To understand why, you just have to look at a baby sulcata. It’s tough to overstate how cute they are. They fit right in the palm of your hand, their pinkie nail–sized heads swiveling around on a constant search for food. When you approach a tank full of babies, they bumble over on toothpick claws to crowd around your hand, eager for a bite of lettuce or a fruit treat.

Read the rest of this article at BuzzFeed

The Waiting Games


Like a hologram shimmering somewhere in the indefinite future, a virtual podium will hover alongside many upcoming Rio 2016 medal ceremonies.

Increasingly, medal standings are being altered based on the contents of refrigerators in Lausanne, Switzerland, where urine and blood samples for performance-enhancing drug testing are stored for up to 10 years and retested with updated methods at the behest of the International Olympic Committee.

Olympic officials and anti-doping advocates tout the ever-lengthening frontier of drug testing as a deterrent and an assurance that they will pursue athletes who dope, even years after the fact and right up to the statute of limitations. But the system for disqualifying those athletes, reshuffling results and reallocating medals is so cumbersome and prolonged that, by the time it plays out, economic and psychic payoffs for the new recipients have long since evaporated.

“There’s no way to replace the things that I’ve lost,” said Adam Nelson, a U.S. shot putter who received his gold medal from the 2004 Athens Games in 2013 — in an airport food court. “It’s the memories and the trajectory of your life.

Read the rest of this article at ESPN

Bruce Lee’s Never-Before-Seen Writings on Willpower, Emotion, Reason, Memory, Imagination, and Confidence

“You will never get any more out of life than you expect.”


Although Bruce Lee (November 27, 1940–July 20, 1973) is best known for his legendary legacy in martial arts and film, he was also one of the most underappreciated philosophers of the twentieth century, instrumental in introducing Eastern traditions to Western audiences. He fused ancient ideas with his own singular ethos informed by the intersection of physical and psychological discipline, the most famous manifestation of which is his water metaphor for resilience.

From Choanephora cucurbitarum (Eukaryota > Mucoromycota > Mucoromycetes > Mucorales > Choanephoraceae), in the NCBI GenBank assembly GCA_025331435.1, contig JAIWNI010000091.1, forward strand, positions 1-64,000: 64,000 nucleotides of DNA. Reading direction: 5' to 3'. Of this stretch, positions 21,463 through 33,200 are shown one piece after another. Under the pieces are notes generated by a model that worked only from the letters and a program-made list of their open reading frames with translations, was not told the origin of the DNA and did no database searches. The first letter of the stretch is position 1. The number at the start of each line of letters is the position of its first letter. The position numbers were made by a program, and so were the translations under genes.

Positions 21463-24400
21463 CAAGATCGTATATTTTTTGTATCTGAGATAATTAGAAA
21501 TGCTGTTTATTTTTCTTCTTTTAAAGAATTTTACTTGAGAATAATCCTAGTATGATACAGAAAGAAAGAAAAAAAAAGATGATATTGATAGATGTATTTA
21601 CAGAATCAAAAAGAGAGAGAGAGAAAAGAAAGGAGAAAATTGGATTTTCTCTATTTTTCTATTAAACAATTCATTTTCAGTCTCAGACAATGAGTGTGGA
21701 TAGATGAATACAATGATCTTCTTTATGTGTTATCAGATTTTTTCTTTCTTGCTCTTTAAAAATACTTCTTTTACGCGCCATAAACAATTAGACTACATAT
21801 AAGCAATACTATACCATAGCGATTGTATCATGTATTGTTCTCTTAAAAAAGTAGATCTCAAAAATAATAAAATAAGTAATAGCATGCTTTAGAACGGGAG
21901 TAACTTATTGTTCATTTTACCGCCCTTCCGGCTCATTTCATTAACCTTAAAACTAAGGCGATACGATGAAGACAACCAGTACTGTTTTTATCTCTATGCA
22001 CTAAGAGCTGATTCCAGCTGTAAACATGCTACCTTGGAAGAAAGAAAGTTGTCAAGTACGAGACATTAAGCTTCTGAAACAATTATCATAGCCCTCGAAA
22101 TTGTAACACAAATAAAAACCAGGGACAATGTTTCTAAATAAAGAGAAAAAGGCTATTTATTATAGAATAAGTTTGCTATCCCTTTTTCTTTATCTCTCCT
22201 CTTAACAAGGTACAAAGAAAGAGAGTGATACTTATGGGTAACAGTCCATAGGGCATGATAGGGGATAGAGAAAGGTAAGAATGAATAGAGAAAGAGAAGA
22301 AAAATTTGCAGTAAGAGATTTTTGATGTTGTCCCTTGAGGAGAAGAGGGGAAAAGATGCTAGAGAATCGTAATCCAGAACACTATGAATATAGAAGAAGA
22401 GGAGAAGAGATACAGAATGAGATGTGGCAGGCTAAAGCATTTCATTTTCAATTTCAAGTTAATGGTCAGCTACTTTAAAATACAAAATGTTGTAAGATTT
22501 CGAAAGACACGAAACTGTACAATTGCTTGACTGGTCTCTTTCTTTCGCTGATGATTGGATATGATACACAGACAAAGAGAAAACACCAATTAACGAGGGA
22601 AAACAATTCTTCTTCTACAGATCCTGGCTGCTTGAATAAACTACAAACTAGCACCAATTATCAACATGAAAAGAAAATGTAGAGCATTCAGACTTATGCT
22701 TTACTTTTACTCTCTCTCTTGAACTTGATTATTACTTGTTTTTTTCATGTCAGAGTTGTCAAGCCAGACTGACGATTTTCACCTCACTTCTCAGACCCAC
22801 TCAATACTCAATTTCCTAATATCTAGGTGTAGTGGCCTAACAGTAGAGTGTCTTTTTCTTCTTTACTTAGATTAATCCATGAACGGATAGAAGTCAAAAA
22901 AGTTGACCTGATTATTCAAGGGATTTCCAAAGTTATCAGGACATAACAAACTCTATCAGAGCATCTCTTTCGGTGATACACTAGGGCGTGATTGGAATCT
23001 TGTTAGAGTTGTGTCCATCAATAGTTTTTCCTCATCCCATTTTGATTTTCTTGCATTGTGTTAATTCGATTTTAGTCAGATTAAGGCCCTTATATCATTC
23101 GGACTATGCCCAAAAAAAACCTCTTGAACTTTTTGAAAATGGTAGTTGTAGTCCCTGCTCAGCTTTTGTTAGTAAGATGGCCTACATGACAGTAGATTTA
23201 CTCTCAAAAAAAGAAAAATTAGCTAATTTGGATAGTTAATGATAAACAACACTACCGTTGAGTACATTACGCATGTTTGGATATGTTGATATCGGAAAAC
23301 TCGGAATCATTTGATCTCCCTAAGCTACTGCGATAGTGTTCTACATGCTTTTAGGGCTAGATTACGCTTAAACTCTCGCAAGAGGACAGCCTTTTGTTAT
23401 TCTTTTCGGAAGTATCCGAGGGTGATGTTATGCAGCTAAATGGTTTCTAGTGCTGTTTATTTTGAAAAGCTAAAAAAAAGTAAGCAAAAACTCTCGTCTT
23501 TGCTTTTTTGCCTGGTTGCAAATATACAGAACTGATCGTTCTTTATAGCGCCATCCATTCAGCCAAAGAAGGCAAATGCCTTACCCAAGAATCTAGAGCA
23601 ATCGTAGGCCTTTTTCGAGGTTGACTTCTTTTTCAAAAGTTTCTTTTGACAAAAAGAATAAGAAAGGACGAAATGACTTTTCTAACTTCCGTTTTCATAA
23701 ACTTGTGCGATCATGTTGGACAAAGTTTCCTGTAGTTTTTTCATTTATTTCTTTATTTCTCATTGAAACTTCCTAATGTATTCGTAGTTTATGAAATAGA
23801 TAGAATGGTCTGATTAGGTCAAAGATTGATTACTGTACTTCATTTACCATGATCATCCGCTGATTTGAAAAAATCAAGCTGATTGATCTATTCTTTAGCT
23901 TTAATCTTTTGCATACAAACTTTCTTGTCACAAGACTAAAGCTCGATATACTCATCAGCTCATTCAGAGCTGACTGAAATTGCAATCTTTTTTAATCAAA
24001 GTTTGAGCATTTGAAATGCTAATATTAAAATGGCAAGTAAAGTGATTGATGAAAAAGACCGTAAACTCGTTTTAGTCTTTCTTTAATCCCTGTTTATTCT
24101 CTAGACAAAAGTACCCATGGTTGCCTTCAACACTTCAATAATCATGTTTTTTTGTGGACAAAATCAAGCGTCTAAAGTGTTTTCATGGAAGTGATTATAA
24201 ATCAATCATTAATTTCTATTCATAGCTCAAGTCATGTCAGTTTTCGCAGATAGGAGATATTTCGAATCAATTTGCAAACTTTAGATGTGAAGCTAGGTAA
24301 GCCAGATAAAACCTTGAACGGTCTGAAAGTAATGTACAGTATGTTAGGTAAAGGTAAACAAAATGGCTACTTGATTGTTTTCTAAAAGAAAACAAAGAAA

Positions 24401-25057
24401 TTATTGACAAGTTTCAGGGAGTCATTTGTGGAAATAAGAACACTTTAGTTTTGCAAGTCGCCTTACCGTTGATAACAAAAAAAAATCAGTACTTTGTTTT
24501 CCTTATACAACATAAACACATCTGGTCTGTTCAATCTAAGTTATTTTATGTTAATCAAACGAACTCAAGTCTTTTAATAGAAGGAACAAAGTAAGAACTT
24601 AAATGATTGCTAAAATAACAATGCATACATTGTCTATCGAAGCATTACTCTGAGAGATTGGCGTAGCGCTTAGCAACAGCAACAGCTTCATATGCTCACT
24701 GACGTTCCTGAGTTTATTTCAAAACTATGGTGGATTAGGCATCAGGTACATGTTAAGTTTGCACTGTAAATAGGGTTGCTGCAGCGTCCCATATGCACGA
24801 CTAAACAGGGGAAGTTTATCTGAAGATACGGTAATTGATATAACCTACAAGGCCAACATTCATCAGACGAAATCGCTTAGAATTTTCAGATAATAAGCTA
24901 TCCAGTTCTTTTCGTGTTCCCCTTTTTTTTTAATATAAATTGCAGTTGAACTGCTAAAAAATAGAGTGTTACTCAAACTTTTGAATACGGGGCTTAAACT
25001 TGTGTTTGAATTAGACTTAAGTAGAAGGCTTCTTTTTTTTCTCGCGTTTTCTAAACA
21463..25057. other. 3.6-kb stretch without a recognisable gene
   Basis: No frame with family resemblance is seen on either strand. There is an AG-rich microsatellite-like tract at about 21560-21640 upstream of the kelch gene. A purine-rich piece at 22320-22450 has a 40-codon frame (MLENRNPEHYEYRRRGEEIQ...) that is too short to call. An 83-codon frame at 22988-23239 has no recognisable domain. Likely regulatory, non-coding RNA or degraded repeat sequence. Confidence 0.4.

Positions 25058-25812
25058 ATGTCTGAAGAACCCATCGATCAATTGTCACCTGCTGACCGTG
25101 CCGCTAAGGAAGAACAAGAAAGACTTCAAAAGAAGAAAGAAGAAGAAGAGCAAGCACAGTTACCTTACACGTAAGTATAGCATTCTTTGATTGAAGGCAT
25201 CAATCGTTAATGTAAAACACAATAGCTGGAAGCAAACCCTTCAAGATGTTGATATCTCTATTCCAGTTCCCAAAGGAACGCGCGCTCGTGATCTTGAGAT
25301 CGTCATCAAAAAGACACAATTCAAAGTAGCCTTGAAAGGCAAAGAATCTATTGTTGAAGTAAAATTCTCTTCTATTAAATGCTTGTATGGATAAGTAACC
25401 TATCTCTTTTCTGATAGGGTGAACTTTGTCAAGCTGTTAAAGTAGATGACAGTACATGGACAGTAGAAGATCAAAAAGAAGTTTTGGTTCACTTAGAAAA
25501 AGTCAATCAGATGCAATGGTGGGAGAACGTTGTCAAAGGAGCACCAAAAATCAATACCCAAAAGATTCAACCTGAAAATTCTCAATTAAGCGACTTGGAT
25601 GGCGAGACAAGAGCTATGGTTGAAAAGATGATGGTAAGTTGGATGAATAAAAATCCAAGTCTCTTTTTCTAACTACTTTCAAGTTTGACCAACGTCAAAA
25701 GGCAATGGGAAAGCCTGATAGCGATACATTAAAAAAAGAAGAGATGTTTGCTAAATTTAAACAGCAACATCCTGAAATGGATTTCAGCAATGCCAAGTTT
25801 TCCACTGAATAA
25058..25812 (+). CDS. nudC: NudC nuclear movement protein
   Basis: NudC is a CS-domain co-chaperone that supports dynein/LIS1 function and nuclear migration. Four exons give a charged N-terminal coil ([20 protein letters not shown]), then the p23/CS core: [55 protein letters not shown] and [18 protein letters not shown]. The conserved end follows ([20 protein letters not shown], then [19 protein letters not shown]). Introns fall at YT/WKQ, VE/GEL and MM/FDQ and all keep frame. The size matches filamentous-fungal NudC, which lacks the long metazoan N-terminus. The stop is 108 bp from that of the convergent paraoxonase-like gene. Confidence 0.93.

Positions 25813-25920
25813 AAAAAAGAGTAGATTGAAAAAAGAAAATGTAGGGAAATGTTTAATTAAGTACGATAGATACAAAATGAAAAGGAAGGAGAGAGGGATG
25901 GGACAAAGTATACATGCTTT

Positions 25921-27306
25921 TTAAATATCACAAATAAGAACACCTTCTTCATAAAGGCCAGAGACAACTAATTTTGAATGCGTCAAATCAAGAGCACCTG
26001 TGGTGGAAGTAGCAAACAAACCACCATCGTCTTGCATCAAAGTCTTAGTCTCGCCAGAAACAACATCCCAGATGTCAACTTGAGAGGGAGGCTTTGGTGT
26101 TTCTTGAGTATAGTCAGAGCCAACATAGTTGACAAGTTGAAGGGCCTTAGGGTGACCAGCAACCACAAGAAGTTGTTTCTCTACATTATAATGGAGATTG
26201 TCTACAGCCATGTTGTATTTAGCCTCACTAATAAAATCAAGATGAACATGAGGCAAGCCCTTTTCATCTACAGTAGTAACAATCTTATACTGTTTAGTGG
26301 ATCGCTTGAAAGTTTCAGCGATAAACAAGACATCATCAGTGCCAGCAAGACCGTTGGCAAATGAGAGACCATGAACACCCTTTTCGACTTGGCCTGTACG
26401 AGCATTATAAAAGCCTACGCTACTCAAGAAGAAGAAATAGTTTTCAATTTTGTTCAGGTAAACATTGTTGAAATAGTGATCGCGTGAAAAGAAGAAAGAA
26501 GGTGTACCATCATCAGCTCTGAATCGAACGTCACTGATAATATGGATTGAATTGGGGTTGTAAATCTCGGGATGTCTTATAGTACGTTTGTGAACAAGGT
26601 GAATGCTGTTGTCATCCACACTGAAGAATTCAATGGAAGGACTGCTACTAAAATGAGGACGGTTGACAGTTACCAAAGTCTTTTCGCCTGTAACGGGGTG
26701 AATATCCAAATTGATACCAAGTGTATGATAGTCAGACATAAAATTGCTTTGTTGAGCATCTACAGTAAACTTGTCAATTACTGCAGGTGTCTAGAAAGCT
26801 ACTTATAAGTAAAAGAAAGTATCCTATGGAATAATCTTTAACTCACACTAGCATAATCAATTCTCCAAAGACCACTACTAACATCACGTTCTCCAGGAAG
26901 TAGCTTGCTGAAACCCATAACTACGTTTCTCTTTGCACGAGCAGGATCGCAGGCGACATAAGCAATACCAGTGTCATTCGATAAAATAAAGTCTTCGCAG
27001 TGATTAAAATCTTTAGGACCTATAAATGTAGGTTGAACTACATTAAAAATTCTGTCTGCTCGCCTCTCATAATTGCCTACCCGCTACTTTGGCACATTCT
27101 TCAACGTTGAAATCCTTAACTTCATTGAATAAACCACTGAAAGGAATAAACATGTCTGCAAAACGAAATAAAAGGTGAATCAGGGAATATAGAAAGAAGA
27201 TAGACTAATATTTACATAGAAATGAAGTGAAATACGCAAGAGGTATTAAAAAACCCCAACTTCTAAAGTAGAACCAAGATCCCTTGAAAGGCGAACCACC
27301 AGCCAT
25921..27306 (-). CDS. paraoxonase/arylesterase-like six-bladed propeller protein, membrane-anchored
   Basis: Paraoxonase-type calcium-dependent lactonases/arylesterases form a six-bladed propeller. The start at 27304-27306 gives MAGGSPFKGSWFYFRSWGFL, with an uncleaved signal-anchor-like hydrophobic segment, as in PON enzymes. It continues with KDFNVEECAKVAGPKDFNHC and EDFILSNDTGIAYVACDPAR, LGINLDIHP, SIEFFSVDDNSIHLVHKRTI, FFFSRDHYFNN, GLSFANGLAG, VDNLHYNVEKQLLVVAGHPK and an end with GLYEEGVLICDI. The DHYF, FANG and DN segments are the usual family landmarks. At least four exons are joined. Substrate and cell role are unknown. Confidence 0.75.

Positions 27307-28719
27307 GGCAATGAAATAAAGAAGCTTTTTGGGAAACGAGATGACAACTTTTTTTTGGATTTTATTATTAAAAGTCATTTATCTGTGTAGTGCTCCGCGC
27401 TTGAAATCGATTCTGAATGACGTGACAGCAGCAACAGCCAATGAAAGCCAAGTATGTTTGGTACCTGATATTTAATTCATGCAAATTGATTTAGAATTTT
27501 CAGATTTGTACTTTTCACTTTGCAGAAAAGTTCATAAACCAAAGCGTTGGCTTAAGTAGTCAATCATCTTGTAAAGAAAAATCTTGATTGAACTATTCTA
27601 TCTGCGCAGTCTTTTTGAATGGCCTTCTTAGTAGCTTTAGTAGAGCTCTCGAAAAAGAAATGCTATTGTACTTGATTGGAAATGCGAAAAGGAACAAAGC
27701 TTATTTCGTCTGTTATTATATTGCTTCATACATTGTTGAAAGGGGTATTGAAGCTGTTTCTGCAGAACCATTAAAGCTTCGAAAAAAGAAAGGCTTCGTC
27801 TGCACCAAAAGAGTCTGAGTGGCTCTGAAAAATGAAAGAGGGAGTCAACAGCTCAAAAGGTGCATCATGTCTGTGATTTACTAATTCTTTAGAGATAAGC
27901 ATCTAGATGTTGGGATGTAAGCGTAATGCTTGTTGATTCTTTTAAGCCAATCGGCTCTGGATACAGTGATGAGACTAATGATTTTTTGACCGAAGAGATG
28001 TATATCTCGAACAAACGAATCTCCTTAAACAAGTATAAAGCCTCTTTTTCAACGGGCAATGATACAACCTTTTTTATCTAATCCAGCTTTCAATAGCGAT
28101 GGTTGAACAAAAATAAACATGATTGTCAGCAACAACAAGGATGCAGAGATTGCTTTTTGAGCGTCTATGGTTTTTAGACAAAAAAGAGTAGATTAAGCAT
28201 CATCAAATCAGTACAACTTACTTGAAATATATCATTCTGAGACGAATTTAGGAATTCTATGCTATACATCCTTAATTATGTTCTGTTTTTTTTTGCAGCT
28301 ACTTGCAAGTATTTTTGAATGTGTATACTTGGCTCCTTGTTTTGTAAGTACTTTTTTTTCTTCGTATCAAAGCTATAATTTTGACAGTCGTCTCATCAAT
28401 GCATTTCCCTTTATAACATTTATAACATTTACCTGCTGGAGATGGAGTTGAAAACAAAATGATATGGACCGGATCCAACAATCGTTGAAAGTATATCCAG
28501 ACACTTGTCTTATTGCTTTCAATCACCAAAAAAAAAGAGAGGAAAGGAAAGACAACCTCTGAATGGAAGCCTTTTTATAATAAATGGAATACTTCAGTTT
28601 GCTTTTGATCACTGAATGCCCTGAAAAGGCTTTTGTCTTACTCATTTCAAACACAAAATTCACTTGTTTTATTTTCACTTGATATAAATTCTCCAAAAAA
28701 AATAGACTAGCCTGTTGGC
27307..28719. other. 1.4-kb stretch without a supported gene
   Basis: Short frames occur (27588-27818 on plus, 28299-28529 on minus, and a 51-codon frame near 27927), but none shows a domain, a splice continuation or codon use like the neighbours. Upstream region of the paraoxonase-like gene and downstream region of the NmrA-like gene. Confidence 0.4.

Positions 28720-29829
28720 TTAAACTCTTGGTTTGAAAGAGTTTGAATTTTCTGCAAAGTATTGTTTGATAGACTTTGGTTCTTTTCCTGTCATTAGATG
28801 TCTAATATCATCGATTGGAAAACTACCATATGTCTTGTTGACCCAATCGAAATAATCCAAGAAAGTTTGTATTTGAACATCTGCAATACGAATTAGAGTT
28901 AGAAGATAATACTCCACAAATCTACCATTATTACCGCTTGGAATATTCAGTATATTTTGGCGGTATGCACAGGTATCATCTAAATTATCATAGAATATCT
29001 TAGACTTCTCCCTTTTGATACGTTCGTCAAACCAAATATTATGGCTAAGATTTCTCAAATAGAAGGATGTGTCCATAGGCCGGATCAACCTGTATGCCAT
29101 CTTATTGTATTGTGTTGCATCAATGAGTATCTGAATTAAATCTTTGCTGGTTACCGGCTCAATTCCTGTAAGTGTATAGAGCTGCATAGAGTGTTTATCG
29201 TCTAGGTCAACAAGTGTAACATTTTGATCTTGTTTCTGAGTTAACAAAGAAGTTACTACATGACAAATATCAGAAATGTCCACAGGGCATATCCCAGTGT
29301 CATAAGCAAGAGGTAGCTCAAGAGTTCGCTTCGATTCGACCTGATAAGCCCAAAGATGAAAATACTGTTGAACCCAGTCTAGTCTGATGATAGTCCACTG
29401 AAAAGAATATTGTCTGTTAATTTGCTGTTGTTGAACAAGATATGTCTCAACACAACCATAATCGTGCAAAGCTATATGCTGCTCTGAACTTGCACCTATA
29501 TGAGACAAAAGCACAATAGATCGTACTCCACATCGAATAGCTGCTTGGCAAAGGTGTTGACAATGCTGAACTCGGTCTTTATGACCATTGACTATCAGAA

Early in his career, Lee was systematically sidelined by Hollywood’s studio system, which operated with extreme racial bias and still used white actors in yellowface to portray Asian characters based on flat stereotypes. Over and over, Lee was told in no uncertain terms that white audiences simply wouldn’t accept an Asian man as a lead character in a movie.

Even when he finally broke through and was cast as a lead, the studios continued to treat him as a brainless robot, there to entertain with his kung-fu skills. When they tried to cut all the philosophy out of Enter the Dragon because they wanted a vacantly entertaining action movie, Lee refused to go on set for two weeks, insisting that the kung-fu and the philosophy were inextricably entwined, each the vehicle for the other. Hollywood eventually had to relent and it was precisely the philosophical dimension that rendered the movie — just before the release of which Lee met his untimely death — a cultural icon and a beacon of racial empowerment associated with the Black Power movement, later acquired by the Library of Congress as a “culturally, historically, or aesthetically significant” artifact.

Read the rest of this article at brainpickings

P.S. previous articles & more by P.F.M. // Top photos by @jo_rodgers